After working with him the first day, I figured out his issue was that when it came to birds, he was all visual. He had never used his nose. Basically, he had a tool in the toolbox that he had never used. He had never pointed because it was never necessary. When it came to birds, George thought the greatest reward was in the chase. I showed him that the real reward for a predator like him was more than just a chase, it was hunting, scenting (using his nose), flushing and catching the prey. All of a sudden, with this new strategy, there was a reason to point. It is the pause before the pounce. After a couple of additional sessions of good flying birds that could not be caught, and a session on the “Magic Brushpile”, George trusted me and asked for help. In this video, he hunted, scented birds, pointed and deferred to me, asking me to go out front to flush and kill the bird for him. Once the bird was down, I rewarded him by asking him to join me in the retrieve.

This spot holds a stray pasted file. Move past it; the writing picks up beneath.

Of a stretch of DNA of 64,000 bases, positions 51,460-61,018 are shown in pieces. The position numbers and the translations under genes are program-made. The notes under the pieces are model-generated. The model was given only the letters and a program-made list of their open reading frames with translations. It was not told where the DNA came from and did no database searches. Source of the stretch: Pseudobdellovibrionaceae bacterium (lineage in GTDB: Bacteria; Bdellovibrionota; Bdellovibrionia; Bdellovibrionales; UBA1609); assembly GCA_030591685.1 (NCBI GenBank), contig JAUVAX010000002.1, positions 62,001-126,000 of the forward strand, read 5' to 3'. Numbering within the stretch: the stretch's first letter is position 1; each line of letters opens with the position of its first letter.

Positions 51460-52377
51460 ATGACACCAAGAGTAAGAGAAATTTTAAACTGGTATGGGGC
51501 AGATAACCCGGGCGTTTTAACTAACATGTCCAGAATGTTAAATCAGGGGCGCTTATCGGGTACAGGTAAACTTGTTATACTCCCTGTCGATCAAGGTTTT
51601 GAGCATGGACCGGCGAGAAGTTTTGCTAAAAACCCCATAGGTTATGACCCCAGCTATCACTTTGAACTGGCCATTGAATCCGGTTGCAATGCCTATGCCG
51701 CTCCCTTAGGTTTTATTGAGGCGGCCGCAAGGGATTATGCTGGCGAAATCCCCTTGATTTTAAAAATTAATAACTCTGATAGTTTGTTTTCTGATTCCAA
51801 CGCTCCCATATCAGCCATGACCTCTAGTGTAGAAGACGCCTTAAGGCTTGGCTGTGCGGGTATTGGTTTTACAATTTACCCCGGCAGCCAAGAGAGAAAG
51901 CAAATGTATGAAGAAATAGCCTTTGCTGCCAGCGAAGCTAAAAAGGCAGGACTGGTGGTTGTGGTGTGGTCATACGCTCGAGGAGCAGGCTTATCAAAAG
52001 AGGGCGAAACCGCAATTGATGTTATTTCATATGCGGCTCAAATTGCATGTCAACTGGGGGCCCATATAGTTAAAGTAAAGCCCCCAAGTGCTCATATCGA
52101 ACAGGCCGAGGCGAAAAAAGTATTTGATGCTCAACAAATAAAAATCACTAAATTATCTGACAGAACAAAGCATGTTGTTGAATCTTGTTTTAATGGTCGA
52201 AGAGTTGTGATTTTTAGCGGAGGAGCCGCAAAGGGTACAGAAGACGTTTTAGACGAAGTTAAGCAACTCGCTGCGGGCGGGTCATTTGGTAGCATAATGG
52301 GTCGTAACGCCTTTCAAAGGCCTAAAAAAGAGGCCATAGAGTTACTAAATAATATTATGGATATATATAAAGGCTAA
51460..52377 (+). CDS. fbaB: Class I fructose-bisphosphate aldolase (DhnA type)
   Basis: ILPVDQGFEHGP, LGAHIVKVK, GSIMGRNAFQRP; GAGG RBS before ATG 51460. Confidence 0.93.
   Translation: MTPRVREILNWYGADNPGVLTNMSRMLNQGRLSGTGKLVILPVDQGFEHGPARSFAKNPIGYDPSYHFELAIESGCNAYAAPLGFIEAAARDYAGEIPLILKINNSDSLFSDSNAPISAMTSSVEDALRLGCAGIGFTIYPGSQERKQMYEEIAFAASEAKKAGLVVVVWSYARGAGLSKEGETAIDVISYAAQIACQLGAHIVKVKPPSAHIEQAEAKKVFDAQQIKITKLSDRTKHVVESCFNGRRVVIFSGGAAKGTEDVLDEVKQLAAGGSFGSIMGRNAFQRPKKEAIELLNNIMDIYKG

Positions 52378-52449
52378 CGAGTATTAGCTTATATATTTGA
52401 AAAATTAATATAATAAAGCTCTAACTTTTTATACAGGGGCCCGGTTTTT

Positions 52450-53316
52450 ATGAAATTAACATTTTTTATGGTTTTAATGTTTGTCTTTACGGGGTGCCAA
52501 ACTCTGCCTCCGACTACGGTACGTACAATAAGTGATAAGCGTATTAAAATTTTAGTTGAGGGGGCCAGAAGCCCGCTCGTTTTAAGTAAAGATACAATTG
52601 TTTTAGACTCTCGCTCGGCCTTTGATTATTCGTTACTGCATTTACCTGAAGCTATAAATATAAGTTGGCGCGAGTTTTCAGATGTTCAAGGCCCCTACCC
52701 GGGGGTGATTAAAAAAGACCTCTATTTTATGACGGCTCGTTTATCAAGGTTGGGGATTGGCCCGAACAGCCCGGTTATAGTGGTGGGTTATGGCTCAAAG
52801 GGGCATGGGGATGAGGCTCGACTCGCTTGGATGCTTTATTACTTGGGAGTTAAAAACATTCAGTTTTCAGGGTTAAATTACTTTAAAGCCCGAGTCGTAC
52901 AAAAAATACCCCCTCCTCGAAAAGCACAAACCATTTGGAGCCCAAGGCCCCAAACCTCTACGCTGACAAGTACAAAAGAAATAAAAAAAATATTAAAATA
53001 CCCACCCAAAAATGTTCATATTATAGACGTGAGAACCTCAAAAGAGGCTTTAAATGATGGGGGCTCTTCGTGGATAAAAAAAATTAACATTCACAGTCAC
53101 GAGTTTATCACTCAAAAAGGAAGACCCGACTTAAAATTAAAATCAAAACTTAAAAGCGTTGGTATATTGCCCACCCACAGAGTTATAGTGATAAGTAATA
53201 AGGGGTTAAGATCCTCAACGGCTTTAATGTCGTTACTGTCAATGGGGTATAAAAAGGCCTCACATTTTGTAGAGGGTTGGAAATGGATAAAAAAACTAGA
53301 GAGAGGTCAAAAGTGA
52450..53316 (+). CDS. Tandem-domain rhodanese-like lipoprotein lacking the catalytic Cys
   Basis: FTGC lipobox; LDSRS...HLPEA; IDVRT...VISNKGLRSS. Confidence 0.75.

George is a talented dog. All he really needed was a new strategy for success and the freedom to learn.

The Higgins Method, “Back to the Field”

Here is a dog that recently finished the “Magic Brushpile” phase of my training. Here she is at the next phase of the Higgins Method Flowchart, “Back to the Field”. This is where we put the scent association back into the newly developed strategy. We begin this phase of training by checkcording the dog into the scent cone and controlling her movement through the scent, flush, shot, fall scenario. Soon, when she is trustworthy to be steady on scent, we turn her loose and hunt her while she drags the cord. As you can see in this video, that’s where we’re at with this dog. I pick the checkcord up just before the flush so I can show her again that steadiness after the flush, leads to success (the bird in her mouth). A few more birds and we’ll have steady to flush, shot and fall.